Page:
In the early 1990s, seventeen-year-old Nancy Navalta burst into Philippine track and field, running the 100 meter dash at 11.44 seconds. It’s an even more amazing feat considering how green she was. Nancy had no training. She just ran on sandy beaches with a sack of rocks slung over her shoulders.
Newspapers lauded this daughter of a fisherman, this girl who went from being a stonepicker from Luna to star athlete. Her early wins made her eligible to join the national training program. Some commentators began to talk about the Atlanta Olympics.
Nancy never did get to Atlanta. The idea that a female newcomer can run so fast, coupled with features like her “flat chest,” “muscled physique,” and a “wispy mustache” raised suspicions that Nancy Navalta was male.
“Nobody noticed me when I was losing,” Nancy later said in a 2004 interview.* “But when I started winning, they began questioning my gender.”
She was forced to undergo medical tests. Then came the Philippine Sports Commission ruling that Nancy is “genetically male.”
Jennifer Finney Boylan’s column makes relevant points regarding the inherent flaws of gender testing at sports competitions. “They measure maleness and femaleness by the wrong yardsticks, and in the process, they ruin the lives of the innocent.”
I imagine that Nancy, who now works as a college track coach, agrees. “No one even bothered to find out how I felt about the situation,” she said. “The nation feasted on me in a mad scramble for the juicy parts.”
And scramble for “juicy parts” they did. The newspapers that praised her humble origins and hard work turned malicious. Articles talked of her “undeveloped penis” and the absence of a uterus and ovaries. The best hope for Philippine women’s sports, they wrote, was a man.
“I am a woman,” Nancy countered. “It’s cruel to say that I’m not.”
But Nancy never got to run in competition again. Local officials added that Nancy was advised by the International Amateur Athletic Federation not to compete as a man or a woman, unless she undertook “corrective measures.”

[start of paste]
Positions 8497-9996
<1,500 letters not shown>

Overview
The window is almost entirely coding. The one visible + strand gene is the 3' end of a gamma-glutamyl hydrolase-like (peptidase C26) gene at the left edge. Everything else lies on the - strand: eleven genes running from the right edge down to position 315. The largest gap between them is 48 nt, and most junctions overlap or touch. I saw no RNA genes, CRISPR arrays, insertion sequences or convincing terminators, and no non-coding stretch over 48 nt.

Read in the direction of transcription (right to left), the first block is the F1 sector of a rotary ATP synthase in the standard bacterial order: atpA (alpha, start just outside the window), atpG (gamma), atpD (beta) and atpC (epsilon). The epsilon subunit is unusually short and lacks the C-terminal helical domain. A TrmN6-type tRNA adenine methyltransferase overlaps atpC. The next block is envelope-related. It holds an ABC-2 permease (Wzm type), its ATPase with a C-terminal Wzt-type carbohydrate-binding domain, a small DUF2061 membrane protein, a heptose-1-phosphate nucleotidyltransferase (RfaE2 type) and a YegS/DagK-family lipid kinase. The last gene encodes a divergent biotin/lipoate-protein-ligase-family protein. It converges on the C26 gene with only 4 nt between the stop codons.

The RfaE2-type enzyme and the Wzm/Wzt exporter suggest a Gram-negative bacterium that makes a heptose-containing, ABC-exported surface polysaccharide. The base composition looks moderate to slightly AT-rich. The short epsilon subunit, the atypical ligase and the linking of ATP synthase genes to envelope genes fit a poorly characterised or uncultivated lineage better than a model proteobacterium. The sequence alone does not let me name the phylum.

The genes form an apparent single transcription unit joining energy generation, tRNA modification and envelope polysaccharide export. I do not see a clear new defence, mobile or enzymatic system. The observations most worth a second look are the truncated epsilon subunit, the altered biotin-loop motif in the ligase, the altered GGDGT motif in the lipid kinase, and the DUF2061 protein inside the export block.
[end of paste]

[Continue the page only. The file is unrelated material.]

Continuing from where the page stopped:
“I hope Nancy will understand this decision and go on quietly with his life,” said then sports commissioner Monico Puentabella. “I hope this will end it all so that we can tackle bigger problems in sports.”**
The purpose of the genetic tests, writes Jennifer Boylan, is “to impose a binary upon the messy continuum of gender.” And herein again, we see the rigidity of social stereotypes, and the tenuous hold marginalized Filipinos have on bodily and sexual autonomy. Ideally, men should be virile and macho. Women, even modern working women, should be various iterations of Maria Clara. Those who live outside these spaces negotiate a fraught existence.
For example, this article talks about the social acceptance of baklas or gay men in the Philippines, including flamers. But it is precisely in this space that queerness is tolerated in the Philippines — in certain clubs, in movies where gay characters are meant to be laughed at, as targets of scorn.
Consider a Manila doctor’s suicide a decade ago, a suicide that was attributed to stress. But in the hospital where he worked, there was talk. That even though he tried to blend in, everyone, especially that doctor, knew he was “not normal.”
Consider how it’s not too uncommon to hear Pinoys express a general tolerance for gay men, but a distrust or even fear of lesbian women.
In the Philippines, you get no sympathies for straying outside spaces. Gay men could lip-synch in clubs, but should not be doctors. Gay men could “dress” gay and “act” gay, but should not have sex. And lesbian women? The accepted spaces for them are even tinier, since they’re not seen as objects of curiosity and entertainment — the narrow spheres where gay men are tolerated.
So where does that leave women like Nancy Navalta, as well as other people who could have intersex conditions? Why do we feel the need for neat categories? How could it have seemed acceptable to violate a teenager’s bodily autonomy by subjecting her to specious medical tests? Why did it seem appropriate to deny Nancy’s womanhood, to demand she get surgery to “correct” her gender, to ridicule her because of our own refusal to live with ambiguity?
More than a decade after she stopped competing, Nancy is a track coach to young athletes, both male and female. She hopes to help her family and her community of stonepickers in Luna. She hopes to find true love. And she will do all of these as a woman.
The only reliable gender test, writes Jennifer Finney Boylan, is “the triumphant fact of a life lived as a woman.” Nancy is hard at work on that life, one free from the judgment of strangers. If there’s any justice at all, it is in these endeavors that she will find triumph.
*quotes from Nancy Navalta taken from the article “Still on Track, Despite the Heartaches” by Maria Congee S. Gomez, Philippine Daily Inquirer, Sept. 19, 2004.
**This comes more than a decade late, but Puentabella? Fuck you.